Cake (2014) / Drama-Comedy

MPAA Rated: R for language, substance abuse and brief sexuality
Running Time: 102 min.

Cast: Jennifer Aniston, Sam Worthington, Anna Kendrick, Adriana Barraza, Felicity Huffman, Mamie Gummer, Chris Messina
Small role: William H. Macy, Lucy Punch
Director: Daniel Barnz
Screenplay: Patrick Tobin

Review published January 20, 2015

Jennifer Aniston (Horrible Bosses 2, Life of Crime) would go on to get a Golden Globe nomination for her work in Cake, a seriocomic look at depression, grief, physical and emotional afflictions, and suicidal thoughts not uncommon among survivors of a traumatic accident.  Aniston stars as Claire Simmons, who walks around in perpetual pain due to pins in her body following a horrific accident that saw her body and face covered with scars.  Claire's pessimistic attitude sees her bounced form her support group, especially after comments she makes following the suicide of one of their members, Nina (Kendrick, Into the Woods), who later comes back to torment her in a variety of ways likely all in Claire's mind because she is envious of her committal to ending it all.  Addicted to pain meds and alcohol to get her over the physical hump, she's stuck in a life stagnation, refusing to deal with her past, but also not able to push herself forward again to full recovery.

Cake largely puts most of its weight on Aniston, and she manages to deliver a credible performance as a woman who is burdened by loss, grief, and the inability to find much joy in her own life, just looking for the next pill to pop to help her forget.  Though the subject matter is bleak, the delivery plays more like a dark, acerbic comedy, and it straddles the line between being funny and tragic in ways that don't go too far astray in either direction to make it grossly uneven.  It's some of Aniston's best work, allowing her to embody a personality rather than use her looks and charm, going against her natural grain.  It's also a good physical performance, as it always appears as though she is in constant pain, which definitely makes some of her rudeness understandable; it's hard to play nice while also feeling like screws are being turned into your bones with every move.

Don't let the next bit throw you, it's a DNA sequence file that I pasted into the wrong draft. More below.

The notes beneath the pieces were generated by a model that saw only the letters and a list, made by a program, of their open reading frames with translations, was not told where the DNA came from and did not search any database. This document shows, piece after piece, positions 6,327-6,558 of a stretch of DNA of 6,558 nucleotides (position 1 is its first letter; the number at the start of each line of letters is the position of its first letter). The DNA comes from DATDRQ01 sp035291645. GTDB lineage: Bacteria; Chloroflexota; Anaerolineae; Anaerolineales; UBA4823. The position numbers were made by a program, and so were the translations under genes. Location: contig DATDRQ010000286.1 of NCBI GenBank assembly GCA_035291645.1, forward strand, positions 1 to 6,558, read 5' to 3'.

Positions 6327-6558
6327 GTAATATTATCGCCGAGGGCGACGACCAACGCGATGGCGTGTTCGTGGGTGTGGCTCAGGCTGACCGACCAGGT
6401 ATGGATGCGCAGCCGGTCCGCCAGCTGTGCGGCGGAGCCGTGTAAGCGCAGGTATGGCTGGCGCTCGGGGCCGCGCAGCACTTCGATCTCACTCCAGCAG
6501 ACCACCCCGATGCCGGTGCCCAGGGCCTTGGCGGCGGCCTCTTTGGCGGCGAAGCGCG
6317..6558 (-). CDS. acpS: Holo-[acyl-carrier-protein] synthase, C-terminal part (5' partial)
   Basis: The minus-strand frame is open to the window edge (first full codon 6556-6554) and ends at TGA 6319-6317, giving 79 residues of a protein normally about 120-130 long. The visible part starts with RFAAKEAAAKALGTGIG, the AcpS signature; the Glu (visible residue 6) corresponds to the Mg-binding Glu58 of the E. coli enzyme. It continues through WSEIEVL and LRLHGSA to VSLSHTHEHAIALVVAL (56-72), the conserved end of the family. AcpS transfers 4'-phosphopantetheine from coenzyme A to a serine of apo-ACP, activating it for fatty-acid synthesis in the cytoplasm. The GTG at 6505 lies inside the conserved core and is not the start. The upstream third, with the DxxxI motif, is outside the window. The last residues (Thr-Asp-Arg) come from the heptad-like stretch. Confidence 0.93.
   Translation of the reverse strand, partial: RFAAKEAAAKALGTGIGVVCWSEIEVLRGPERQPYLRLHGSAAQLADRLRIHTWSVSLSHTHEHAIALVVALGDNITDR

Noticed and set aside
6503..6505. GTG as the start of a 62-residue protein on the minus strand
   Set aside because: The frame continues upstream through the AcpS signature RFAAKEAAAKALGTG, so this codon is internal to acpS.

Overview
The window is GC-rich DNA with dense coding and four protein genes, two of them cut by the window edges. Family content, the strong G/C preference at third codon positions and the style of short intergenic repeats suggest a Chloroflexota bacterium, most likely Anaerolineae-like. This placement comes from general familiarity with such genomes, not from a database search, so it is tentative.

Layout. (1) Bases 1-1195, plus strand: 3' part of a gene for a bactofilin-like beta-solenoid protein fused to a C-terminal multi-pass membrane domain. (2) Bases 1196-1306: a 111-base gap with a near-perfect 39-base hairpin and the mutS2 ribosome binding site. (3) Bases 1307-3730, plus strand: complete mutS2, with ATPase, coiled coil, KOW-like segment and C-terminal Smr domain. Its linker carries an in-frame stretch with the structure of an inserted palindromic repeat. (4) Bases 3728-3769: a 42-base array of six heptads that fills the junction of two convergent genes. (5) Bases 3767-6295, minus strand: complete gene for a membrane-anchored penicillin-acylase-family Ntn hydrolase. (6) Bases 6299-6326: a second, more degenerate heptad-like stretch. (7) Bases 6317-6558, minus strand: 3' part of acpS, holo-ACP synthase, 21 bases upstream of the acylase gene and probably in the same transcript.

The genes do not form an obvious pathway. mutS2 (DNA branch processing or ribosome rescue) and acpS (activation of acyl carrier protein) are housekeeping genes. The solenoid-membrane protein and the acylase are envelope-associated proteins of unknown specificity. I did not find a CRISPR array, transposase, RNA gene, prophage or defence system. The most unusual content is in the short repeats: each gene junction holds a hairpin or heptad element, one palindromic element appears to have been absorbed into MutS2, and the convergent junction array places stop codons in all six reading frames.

It's an indie film through and through, from the quirky characters to the semi-comic vibe, so if you're a fan of smaller cinema about people who need a push to make it through life, Cake may be right up your alley.  The direction by Daniel Barnz (Beastly, Won't Back Down) manages to keep the proper tone, working from an insightful screenplay by Patrick Tobin (No Easy Way), though it should be noted that the main crux of what happened to Claire that has caused her to live life to such a fruitless degree is more alluded to than shown.  That does make it somewhat refreshing, but also robs the film of its more impactful moments, though there's just enough here to give someone a good cry if they're appropriately in tune with its subtle way it tells its low-key tale.

Qwipster's rating:

2015 Vince Leo